Data were analyzed in IBM SPSS 22.0 software. Statistical significance was determined at 5%.


Sixteen participants were included, with a total of 21 VUs: 9 ulcers were randomized to the PG group and 12 to the HC group. Demographic and clinical characteristics of patients and characteristics of lesions are presented in table 1.

Table 1 Demographic and clinical characteristics of PG and HC participants and lesion characteristics 

Variables PG (n=9)* HC (n=12)* p-value Total
Sex - N (%) 0.67
Women 5 (56) 8 (67) 10 (63)**
Men 4 (44) 4 (33) 6 (37)
Age (year) - mean (dp) 55 (18) 70 (8) 0.04 62.3 (15.6)**
Color - N (%) 0.93
White 6 (67) 9 (75) 11 (69)**
Brown 2 (22) 2 (17) 3 (19)
Black 1 (11) 1 (8) 2 (12)
BMI - N (%) 0.78
18-25 3 (33) 3 (25) 5 (31)**
25-30 2 (22) 7 (58) 7 (44)
30-40 4 (45) 2 (17) 4 (25)
SAH - N (%) 5 (56) 6 (50) 0.99 8 (50)**
DM - N (%) 4 (44) 2 (17) 0.33 5 (31)**
Recurrence - N (%) 5 (56) 11 (92) 0.12 16 (76)*
Ulcer time (months)- median (p25-p75) 24 (8-72) 21 (8-114) 0.81 24 (8-108)*
Pain* - N (%) 0.15
Mild (1-3) 6 (67) 4 (33) 10 (48)*
Moderate (4-6) 3 (33) 7 (59) 10 (48)
Severe (7-9) 0 (-) 1 (8) 1 (4)
Location - N (%) 0.99
Medial 2 (22) 3 (25) 5 (24)*
Lateral 6 (67) 7 (58) 13 (62)
Anterior/Posterior 0 (-) 1 (8) 1 (4)
Back of the foot 1 (11) 1 (8) 2 (10)
Margin Feature - N (%) 0.20
Fine 5 (56) 3 (25) 8 (38)*
Thick 4 (44) 9 (75) 13 (62)
LM Edema - N (%) 7 (78) 6 (50) 0.37 10 (63)**
Lipodermatosclerosis - N (%) 4 (44) 9 (75) 0.20 9 (56)**
LM varicoses - N (%) 3 (33) 9 (75) 0.09 8 (50)**

*Data on 21 VUs;

**Data regarding the 16 patients; PG - Platelet gel; HC - Hydrocolloid; BMI: Body Mass Index; SAH: Systemic Arterial Hypertension; DM: Diabetes Mellitus.

In the studied population, women (63%) predominated, with a mean age of 62.3 years, with systemic arterial hypertension being the most frequent comorbidity (50%). The history of ulcer recurrence was 76%.

Lesions had a median of 24 months of active ulcer time, predominantly on the lateral side (62%) and thicker margins (62%). Lower limb edema was the most frequent perilesional characteristic (63%). The groups did not differ in the initial size of the ulcers (p = 0.13), nor their duration (p = 0.81).

It should be noted the homogeneity in clinical and demographic parameters (except age), the reduction of areas in both groups, the absence of effects due to treatments and the low percentage of adverse events at follow-up (Table 2).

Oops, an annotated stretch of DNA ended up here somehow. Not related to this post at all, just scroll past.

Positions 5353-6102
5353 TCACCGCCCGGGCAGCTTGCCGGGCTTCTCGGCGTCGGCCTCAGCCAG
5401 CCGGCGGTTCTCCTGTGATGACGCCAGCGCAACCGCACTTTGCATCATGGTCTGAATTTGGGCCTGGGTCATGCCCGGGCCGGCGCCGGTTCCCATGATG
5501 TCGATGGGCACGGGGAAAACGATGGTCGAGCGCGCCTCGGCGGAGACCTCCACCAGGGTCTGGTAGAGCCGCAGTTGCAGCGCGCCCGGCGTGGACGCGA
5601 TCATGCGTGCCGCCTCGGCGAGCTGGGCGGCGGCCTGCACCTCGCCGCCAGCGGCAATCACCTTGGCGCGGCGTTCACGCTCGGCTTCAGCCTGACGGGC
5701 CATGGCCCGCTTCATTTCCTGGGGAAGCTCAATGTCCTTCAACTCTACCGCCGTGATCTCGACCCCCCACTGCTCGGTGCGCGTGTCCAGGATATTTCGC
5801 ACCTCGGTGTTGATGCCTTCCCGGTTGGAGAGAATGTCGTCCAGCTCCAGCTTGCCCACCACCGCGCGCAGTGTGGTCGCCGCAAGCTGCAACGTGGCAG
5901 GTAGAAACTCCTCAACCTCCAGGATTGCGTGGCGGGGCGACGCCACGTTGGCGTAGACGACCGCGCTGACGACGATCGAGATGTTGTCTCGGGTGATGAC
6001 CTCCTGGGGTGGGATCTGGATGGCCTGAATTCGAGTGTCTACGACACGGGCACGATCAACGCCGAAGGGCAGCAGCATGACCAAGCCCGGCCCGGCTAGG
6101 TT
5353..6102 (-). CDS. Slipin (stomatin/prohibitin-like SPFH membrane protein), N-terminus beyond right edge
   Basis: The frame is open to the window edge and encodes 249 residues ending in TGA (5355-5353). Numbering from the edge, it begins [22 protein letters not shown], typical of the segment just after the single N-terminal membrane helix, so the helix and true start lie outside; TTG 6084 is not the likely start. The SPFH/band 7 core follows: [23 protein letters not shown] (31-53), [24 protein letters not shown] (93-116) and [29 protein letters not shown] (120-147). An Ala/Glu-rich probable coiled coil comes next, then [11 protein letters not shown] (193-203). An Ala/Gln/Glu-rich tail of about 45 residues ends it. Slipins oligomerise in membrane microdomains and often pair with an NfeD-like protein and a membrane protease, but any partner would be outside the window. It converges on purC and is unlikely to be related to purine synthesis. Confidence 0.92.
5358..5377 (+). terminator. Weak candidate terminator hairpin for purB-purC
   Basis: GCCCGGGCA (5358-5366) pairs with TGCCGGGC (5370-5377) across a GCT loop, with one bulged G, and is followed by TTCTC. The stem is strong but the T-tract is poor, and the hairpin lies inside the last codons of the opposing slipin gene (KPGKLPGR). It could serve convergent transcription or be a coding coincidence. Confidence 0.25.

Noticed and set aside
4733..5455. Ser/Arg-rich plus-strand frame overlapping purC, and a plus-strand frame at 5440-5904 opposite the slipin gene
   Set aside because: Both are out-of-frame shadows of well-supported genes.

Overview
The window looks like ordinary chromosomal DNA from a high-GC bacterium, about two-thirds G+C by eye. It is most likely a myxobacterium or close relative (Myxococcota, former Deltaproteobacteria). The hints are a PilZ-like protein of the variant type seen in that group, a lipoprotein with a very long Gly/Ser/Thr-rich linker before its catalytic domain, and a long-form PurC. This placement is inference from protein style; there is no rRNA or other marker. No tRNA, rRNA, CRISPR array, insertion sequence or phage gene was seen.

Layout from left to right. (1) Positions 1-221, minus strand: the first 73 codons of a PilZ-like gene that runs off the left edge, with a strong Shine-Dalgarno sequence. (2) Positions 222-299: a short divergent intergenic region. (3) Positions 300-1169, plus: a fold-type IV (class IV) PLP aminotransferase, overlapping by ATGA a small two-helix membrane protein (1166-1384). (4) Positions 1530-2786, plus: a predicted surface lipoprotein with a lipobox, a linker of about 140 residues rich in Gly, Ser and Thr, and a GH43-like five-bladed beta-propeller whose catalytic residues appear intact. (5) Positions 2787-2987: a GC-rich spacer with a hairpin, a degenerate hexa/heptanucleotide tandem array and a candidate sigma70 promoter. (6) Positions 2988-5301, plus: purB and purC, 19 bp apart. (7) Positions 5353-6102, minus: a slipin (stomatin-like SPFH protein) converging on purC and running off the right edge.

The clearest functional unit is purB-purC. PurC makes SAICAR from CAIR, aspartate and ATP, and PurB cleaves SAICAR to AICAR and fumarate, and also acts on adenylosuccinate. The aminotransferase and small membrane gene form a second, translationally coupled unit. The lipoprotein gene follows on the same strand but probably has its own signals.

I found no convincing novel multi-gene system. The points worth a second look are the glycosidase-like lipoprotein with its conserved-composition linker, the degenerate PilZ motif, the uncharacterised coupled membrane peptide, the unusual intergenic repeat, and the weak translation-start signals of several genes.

Table 2 Evolution of ulcer areas and local adverse events during follow-up of PG and HC participants 

Variables PG (n=9)* HC (n=12)* p-value Total
Ulcer area (cm2)-median(p25-p75)
D0 7.4(5.5-10.3) 16.1(6.2-47.9) <0.01 10.3(5.8-18.0)
D90 2.7(1.5-3.7) 4.9(2.3-21.3) 3.2(1.5-21.3)
Criticalcolonization 4(44) 2(17) 0.33 6(29)
Increased area 3(33) 1(8) 0.27 4(19)

PG - Platelet gel; HC - Hydrocolloid.

There were no ulcers at the time evaluated that presented complete healing.

Individual measurements of VU area at each visit are shown in graph 1. Both treatments promoted a significant reduction (p<0.01) in the areas of the ulcers in 90 days (mean 69%) and there was a significant difference between the groups regarding progressive reduction of ulcer areas favoring HC (70% vs. 64%, p<0.01).

Graph 3: Ulcer is (Log2), at each visit, for each groupp (model) <0.01; Akaike Information criteria = 691.80;p (time) <0.01; p (group) = 0.60; p (time*group) <0.01. 

When adjusted for age, varicose veins and recurrence of ulcers, variables in which the groups were different at p<0.20, the statistical difference between the groups (p <0.01) was maintained, favoring treatment with HC.

Regarding neovascularization, biopsies of 9 participants were analyzed, totaling 10 VUs, 7 of the HC group and 3 of the PG group, who remained in the study until D90 (Figure 2). There was no difference between the groups in the evaluation of the scores between D0 and D90 (p = 0.67).

Observed characteristics of both dressings were described in chart 1.

Chart 1 Clinical characteristics observed in HC and PG groups 

Observation criteria HC PG
Patient compliance Easier to be known in different UBS and easy to self-apply. Predicted resistance for new products and difficulty of self-application.
Changing time 4 days 4 days
Ease of handling (application and removal) Higher. The removal is easy, however it requires a discreet traction. Lower. More fragile and slippery in application, however the removal done is only of the gauze, because the dressing is totally absorbed.
Appearance of ulcer Margins Causes maceration In good conditions
Exudate With sui generis odor, unpleasant, referred by the patient. The exudate of the primary dressing gets a reddish-brown appearance, with a discreet odor not mentioned by the patient.
Storage Room temperature Refrigerator 4ºC

HC-Hydrocolloid; PG - Platelet gel


This pilot study, although with a small number of patients, was randomized, with a control group and obeying the methodology of clinical trials to evaluate the efficacy and safety of VU treatment.